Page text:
If the cat see's it then he sits and waits a respectable distance away and then when the hawk leaves goes up and tucks in.
Judging by the noises he makes, raw pigeon is high on his list of favourite things. (He's too old and slow to catch one, although he likes to meow at them from the window).

Never seen a hawk eat an entire pigeon, they usually leave half or so.

CliveyT
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Re: Feeding the birds

Postby CliveyT » 2 Mar 2018, 6:05pm

kwackers wrote:Never seen a hawk eat an entire pigeon, they usually leave half or so.

It's almost certainly the female that takes a pigeon. She's much bigger than the male, but even so she's only pigeon sized herself. I might try sometimes but even I would struggle to eat my whole bodyweight in one sitting :lol:

Cyril Haearn
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Re: Feeding the birds

Postby Cyril Haearn » 2 Mar 2018, 7:46pm

CliveyT wrote:
kwackers wrote:Never seen a hawk eat an entire pigeon, they usually leave half or so.

It's almost certainly the female that takes a pigeon. She's much bigger than the male, but even so she's only pigeon sized herself. I might try sometimes but even I would struggle to eat my whole bodyweight in one sitting :lol:

Then she goes into hibernation to sleep it off :?
I think everything in nature has a purpose but this seems wasteful, maybe it would be different in the real 'wild'
Wolves for example eat what they can and bury the rest for later
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fausto copy
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Re: Feeding the birds

Postby fausto copy » 2 Mar 2018, 8:01pm

Like others on this and other fora, we have had some fieldfares in the garden today, for the very first time.
As the fields are covered in around 3 inches of snow (most unusual for these parts) they're obviously searching the gardens.
I've put out food three times for the resident robins and blackbirds, but as soon as I put it out, the snow comes again and covers it up before they can find it.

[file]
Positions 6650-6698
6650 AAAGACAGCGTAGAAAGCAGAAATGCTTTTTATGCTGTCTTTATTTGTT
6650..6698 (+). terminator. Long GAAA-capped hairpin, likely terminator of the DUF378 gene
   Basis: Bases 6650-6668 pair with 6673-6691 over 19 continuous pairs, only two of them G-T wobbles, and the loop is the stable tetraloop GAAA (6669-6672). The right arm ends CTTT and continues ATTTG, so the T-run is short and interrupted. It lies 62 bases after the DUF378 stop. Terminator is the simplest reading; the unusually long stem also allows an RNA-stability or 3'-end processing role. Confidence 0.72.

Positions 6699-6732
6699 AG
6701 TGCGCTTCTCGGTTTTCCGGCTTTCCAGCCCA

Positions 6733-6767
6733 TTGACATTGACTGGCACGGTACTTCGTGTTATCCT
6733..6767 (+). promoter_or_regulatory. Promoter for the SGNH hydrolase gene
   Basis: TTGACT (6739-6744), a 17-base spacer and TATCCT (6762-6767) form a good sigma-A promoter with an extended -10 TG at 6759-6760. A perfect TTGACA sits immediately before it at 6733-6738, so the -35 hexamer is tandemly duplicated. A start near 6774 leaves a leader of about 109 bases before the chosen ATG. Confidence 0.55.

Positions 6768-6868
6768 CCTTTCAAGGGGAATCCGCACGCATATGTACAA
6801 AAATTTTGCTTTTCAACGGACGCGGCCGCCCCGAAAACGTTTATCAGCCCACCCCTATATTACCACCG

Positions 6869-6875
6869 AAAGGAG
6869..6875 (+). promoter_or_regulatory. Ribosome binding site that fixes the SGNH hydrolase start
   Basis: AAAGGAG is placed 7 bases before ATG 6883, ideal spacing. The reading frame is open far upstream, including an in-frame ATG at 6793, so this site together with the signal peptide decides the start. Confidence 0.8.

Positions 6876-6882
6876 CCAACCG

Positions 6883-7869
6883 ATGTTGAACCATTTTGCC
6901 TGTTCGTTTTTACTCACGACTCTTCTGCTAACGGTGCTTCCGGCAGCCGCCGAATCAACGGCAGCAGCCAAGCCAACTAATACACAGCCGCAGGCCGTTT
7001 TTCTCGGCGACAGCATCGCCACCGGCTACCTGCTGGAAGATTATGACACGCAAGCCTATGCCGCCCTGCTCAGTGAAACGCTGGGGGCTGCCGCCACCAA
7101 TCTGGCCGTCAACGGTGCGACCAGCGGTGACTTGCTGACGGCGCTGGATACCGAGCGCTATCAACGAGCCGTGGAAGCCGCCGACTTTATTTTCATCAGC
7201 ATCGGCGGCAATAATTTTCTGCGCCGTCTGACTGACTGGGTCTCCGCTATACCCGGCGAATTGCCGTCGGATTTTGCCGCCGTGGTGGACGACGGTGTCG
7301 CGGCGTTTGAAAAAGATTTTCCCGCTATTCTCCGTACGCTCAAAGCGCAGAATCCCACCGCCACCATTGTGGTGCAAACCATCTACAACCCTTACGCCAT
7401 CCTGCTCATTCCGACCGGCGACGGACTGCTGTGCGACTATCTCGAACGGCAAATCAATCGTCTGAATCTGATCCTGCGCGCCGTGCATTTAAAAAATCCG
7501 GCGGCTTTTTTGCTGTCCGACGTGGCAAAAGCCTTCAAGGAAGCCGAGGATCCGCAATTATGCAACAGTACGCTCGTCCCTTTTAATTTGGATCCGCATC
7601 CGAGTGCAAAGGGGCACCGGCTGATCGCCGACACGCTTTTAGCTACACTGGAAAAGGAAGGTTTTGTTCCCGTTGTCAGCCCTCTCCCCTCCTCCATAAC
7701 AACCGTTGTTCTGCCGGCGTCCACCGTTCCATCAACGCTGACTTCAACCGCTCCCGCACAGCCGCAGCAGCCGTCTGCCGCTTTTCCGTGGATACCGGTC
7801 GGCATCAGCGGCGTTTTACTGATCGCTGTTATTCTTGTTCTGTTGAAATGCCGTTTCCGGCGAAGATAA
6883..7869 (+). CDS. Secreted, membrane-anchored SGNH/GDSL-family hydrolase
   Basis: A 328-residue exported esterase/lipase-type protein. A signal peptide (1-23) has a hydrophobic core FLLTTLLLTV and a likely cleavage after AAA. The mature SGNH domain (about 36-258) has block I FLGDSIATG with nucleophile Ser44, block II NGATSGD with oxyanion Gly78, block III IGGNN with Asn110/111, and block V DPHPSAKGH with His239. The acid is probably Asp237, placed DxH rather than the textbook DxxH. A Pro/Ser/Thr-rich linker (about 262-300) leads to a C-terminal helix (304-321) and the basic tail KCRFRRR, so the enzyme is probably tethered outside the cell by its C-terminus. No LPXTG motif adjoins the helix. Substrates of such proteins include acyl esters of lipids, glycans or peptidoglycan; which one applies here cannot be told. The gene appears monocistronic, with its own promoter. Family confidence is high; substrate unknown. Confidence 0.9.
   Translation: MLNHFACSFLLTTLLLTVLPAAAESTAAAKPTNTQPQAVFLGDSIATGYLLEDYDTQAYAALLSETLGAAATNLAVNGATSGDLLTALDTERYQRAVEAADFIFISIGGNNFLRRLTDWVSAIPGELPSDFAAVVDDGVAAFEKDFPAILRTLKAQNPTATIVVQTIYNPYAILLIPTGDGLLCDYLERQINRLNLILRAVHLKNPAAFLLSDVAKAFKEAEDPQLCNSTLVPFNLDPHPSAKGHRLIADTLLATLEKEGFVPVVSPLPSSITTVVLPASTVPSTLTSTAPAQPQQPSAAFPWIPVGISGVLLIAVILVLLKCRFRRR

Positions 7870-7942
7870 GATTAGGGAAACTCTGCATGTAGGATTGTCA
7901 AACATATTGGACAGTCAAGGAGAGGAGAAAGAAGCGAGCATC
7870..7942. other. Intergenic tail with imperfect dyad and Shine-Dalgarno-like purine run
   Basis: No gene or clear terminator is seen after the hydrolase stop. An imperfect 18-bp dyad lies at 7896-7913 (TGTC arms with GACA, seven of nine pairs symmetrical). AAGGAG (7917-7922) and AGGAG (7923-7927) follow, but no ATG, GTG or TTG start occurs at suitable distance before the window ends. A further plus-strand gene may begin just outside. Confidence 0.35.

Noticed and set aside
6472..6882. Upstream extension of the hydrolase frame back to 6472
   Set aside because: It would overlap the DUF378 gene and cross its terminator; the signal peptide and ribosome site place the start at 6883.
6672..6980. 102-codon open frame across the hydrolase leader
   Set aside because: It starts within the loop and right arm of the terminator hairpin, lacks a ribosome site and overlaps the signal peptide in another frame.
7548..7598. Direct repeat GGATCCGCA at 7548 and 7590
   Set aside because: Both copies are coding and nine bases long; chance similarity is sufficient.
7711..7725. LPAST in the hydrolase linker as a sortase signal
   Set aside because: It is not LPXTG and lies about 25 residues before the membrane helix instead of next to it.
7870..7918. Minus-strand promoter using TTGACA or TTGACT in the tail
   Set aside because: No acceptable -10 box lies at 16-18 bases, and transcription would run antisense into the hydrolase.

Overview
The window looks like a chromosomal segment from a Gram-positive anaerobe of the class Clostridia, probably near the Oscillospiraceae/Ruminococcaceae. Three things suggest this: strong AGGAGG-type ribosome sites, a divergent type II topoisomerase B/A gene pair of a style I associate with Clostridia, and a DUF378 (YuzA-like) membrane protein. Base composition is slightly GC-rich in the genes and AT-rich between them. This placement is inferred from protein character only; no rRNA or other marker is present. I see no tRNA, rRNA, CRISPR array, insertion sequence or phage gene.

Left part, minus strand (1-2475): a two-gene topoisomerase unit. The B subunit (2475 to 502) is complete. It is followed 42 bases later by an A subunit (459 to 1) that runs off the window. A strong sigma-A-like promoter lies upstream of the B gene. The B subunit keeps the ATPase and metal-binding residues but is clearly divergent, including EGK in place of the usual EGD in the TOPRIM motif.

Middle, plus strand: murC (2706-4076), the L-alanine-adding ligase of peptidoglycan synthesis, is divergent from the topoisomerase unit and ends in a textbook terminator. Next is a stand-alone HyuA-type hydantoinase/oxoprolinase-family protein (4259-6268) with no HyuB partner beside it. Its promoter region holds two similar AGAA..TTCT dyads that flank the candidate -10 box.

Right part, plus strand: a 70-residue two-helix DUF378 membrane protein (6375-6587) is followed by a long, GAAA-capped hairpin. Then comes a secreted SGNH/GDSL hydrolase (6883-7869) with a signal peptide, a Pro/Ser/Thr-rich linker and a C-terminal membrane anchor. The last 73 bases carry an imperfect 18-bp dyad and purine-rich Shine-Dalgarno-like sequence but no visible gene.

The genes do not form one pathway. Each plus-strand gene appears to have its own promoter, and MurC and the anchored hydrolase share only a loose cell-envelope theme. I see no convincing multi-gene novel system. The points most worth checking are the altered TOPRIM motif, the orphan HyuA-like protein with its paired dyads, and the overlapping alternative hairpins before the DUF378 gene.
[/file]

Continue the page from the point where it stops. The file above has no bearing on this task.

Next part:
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Re: Feeding the birds

Postby Norman H » 2 Mar 2018, 10:05pm

thirdcrank wrote:IME, piles of feathers are all that's left by a sparrowhawk. One thing I don't understand is that it's always just small body feathers. Cats seem to toy with their catches and then take them home, pretty much in one piece.


If you've ever had to prepare a Pigeon for cooking*, the breast is pretty much the only part worth bothering with. The Sparrowhawk has probably come to the same conclusion, which might explain the piles of small body feathers. I once inspected a Pigeon carcase after a Sparrowhawk had eaten its fill and only the breast had been picked clean.

* Incidentally there's no need for a pile of feathers when removing the breast fillets. If you slit the skin along the breast bone you can peel it back and remove the fillets by cutting down the breast bone.

Pan fry briefly on each side (medium rare) and enjoy.

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NATURAL ANKLING
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Re: Feeding the birds

Postby NATURAL ANKLING » 3 Mar 2018, 12:26am

Hi,
Never tried it, any hazards with eating pigeon or any other wild bird, I suppose as long as it looks ok health wise?
Not a big game bird eater whats its like?
I know people do eat them.

Saw a bird of prey (seen many on the verge down quite lanes on prey, bikeing of course) unable to take off a stumbling some what, some one at later date suggested they had gorged themselves and were too heavy.
NA Thinks Just End 2 End Return + Bivvy
You'll Still Find Me At The Top Of A Hill
Please forgive the poor Grammar I blame it on my mobile and phat thinkers.